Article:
Xeriscaping continues to gain popularity around the world as people discover the benefits of this landscaping technique. In Latin, xero means dry and scape means landscape or view. As an official landscaping technique, xeriscaping seems to have ‘originated’ in the 1980’s as a result of ongoing, multi-year droughts plaguing the Western, United States, but people have been planting to match their climate for centuries.
Landscapers–from California to the Rocky Mountains–were seeking a way to create gardens less dependent on irrigation without sacrificing aesthetic-appeal. Denver Water, the largest and oldest public water utility in Denver, Colorado, coined the term and began to formally define the main principles of xeriscaping for members of the Denver community interested in modifying gardening practices to save water. Though it began in an effort to engage in water conservation in dry areas, it evolved to include a broader set of goals captured in the guidelines below.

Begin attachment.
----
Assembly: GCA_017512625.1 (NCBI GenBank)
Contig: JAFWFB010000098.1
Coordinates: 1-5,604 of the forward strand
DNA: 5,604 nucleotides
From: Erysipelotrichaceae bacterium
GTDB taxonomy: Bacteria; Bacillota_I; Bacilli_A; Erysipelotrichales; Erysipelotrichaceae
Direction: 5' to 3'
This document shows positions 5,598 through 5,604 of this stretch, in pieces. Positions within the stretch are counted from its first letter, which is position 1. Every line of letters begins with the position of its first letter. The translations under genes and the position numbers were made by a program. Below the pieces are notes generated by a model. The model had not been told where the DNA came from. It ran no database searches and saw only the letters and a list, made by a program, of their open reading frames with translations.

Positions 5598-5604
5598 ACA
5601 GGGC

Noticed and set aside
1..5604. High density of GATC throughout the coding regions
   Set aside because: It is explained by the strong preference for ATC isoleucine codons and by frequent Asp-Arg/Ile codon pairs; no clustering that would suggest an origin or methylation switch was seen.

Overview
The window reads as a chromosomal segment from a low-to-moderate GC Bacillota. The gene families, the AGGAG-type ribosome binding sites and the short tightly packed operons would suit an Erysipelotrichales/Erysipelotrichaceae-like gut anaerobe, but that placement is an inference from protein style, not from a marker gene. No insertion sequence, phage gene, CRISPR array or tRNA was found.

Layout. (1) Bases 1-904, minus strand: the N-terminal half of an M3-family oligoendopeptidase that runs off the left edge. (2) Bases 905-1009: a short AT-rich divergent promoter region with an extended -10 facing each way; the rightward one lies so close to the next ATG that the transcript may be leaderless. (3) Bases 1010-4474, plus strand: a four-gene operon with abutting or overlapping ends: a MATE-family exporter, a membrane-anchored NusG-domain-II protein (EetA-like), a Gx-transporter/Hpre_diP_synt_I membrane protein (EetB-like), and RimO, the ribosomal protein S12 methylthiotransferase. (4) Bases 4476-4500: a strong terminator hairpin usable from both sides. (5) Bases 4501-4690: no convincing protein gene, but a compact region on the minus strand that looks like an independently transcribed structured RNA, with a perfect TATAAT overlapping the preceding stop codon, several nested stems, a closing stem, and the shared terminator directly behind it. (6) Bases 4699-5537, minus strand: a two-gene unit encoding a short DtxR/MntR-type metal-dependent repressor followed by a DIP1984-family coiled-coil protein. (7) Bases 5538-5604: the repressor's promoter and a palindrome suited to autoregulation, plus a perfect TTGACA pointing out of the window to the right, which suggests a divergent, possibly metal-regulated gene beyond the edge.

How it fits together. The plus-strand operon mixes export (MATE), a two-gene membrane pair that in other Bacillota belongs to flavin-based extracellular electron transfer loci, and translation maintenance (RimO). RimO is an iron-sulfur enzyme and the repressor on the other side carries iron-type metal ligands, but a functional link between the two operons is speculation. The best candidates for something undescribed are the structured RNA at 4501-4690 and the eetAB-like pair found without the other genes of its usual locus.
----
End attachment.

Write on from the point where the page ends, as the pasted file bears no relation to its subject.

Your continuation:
Many arid communities, from the deserts of the southwest to the chaparrals of California have adopted xeriscape principles. Given the routine dry periods these regions experience, xeriscaping is very logical. As recently as 2006, researchers identified that in the southwest 60-80% of water used by individual households was for landscape irrigation (watering a lawn accounts for a majority of it). Installing xeriscape gardens, as a Nevada study showed, reduced water bills by 50% (with massive 70% average reductions during summer months). Participants also reported reduced labor effort of 26.4%, since their new yards required less maintenance, like lawn mowing and manicuring.
Xeriscaping does not come without costs. One study found that modifications were between $1.30-$2.00 per sq ft depending on whether homeowners did the work themselves or hired a contractor. These inputs are upfront costs for materials like native plants, mulch, stones, and tools. Over time, however, there are substantial savings with lower water bills and reduced maintenance costs. There are also cash-back incentives and rebates associated with improving resource use in your landscaping in some areas. Check with local city and state websites to determine what might be available in your area.
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